In praise of the power of solo travel
We were lingering over coffee and chocolate cake (Ruth Reichl’s “The Cake that Cures Everything” is my go to) after a Valentine’s Day brunch at my home when a friend made a shocking announcement.
I’ll plan to go to a movie. When a friend hears I’m going solo, they invite themselves along.” She sighed. “But I actually want to be alone!”
Could it be that one of my friends is like me in this regard?
In fact, I was delighted to hear this.
Though I adore activities with my friends and family, I recharge away from others and relish a solid amount of alone time. It turns out my friend is also like this — a fact I hadn’t known before that conversation.
As I’ve grown older, people I know become less afraid of doing things alone — almost as if we’ve become more comfortable with our own company. I know there are some who shy away from doing things solo — venturing abroad alone or even to the next state isn’t appealing to everyone. But perhaps it’s time to step outside of the box you’ve known with this one.
I’ll tell you: the travels I’ve taken by myself have contained the sharpest memories — their sights, sounds, scents, and textures more vivid than trips I’ve taken with others.
When studying abroad in London, our group from Chico State was given a week off for winter break. Rather than tagging along with other students, I opted to travel to Scotland by myself. I remember setting out from my shared student flat in South Kensington early one Monday morning, my backpack filled to the brim, which included at least 5-8 books, and catching the train north. Entering into that adventure felt thrilling but a bit scary too. Its wonders were many. Stepping off the train in Edinburgh, I remember being a bit in awe: “It smells like buttered toast!”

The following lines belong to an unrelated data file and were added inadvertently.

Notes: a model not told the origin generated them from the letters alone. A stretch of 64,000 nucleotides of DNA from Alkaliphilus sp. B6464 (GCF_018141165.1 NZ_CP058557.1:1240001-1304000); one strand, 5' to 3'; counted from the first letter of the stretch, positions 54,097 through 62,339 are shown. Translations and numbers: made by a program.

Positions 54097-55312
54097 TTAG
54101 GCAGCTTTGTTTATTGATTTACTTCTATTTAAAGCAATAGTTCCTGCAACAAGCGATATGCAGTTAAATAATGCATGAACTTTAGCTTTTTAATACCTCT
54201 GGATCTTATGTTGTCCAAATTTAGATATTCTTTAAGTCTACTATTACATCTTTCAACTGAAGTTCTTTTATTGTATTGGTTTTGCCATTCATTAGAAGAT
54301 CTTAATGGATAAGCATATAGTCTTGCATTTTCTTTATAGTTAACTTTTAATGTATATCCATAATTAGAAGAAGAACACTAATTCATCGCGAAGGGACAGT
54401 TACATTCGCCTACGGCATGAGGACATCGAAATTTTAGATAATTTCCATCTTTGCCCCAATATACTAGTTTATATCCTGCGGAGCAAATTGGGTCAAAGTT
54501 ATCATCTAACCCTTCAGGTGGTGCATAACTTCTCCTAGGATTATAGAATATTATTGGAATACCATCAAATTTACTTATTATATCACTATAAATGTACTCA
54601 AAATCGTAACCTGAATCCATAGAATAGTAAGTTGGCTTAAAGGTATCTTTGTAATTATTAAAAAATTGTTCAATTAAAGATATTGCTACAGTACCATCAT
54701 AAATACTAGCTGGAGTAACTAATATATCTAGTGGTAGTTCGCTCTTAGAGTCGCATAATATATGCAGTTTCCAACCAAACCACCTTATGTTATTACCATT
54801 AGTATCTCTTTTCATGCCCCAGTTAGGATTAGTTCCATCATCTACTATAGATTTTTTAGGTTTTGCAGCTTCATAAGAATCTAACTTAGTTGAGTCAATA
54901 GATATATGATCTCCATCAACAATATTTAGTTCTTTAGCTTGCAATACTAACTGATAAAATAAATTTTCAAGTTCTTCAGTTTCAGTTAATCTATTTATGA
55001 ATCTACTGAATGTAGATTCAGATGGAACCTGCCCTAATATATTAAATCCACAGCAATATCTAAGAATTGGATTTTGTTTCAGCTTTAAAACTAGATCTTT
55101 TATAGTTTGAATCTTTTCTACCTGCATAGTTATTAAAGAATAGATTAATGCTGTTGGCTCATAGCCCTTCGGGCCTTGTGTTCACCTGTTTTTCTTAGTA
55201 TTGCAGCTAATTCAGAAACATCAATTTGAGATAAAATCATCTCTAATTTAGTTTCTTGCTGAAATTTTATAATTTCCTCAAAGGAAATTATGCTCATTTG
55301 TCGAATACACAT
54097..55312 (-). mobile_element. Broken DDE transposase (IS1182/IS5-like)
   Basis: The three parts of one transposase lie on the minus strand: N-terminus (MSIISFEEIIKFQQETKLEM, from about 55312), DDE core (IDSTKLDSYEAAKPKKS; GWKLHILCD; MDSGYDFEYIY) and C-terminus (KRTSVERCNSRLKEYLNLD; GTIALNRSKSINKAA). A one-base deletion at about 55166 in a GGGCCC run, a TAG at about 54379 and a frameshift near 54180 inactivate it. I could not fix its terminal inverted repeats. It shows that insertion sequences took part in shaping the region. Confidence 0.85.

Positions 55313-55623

The city was enchanting, but the solitary walking during that trip and so many others has been transformative, rejuvenating, and just plain exciting. I’m an explorer, and who knows what I might discover. The people (or cats) I might meet. The bookstores or bakeries or museums I might wander into.
I ended up taking a three-day tour of the Scottish highlands, and years later I still remember our entry onto the Isle of Skye as something magical that has never been repeated with its vivid and rugged landscape, crisp weather, and unique spiritual atmosphere.
I’ve visited Venice twice, but it’s the trip I took alone that stands out the most. Stepping off the train from Trieste, I briefly consulted my map, but felt led intuitively through the Venetian maze. I never worried I wouldn’t reach my destination. Walking with another person can be wonderful, but there are pathways you might take only by yourself.
The ability to be secure in our own company is significant for our relationships, for there’s a link between loving ourselves and being able to love others well. As author bell hooks writes, “But many of us seek community solely to escape the fear of being alone. Knowing how to be solitary is central to the art of loving. When we can be alone, we can be with others without using them as a means of escape.”
In certain cases, time and space alone can be the perfect ticket for processing what’s happening on the landscape of the heart.
In fact, I write this while on my own solitary retreat with a stack of books and a robust supply of coffee. On the weekend I found myself tunneling out of months of sadness over the loss of a relationship. I thought things were resolving, but something triggered the sharp awareness there was still pain to navigate that I had been ignoring.
My heart needed attention and time and space away was an answer. Even a change in the view out my window helped me as I uncovered the layers of what was going on in my heart’s story — a story that felt a bit stuck.
Yes, it’s true that our close friends can carry us during difficult times, but a piece of the puzzle is sometimes found within the folds of solitude.
Even before today’s trip, a surprise journey to the Amalfi coast in Italy this past summer convinced me of this.
But that’s another story.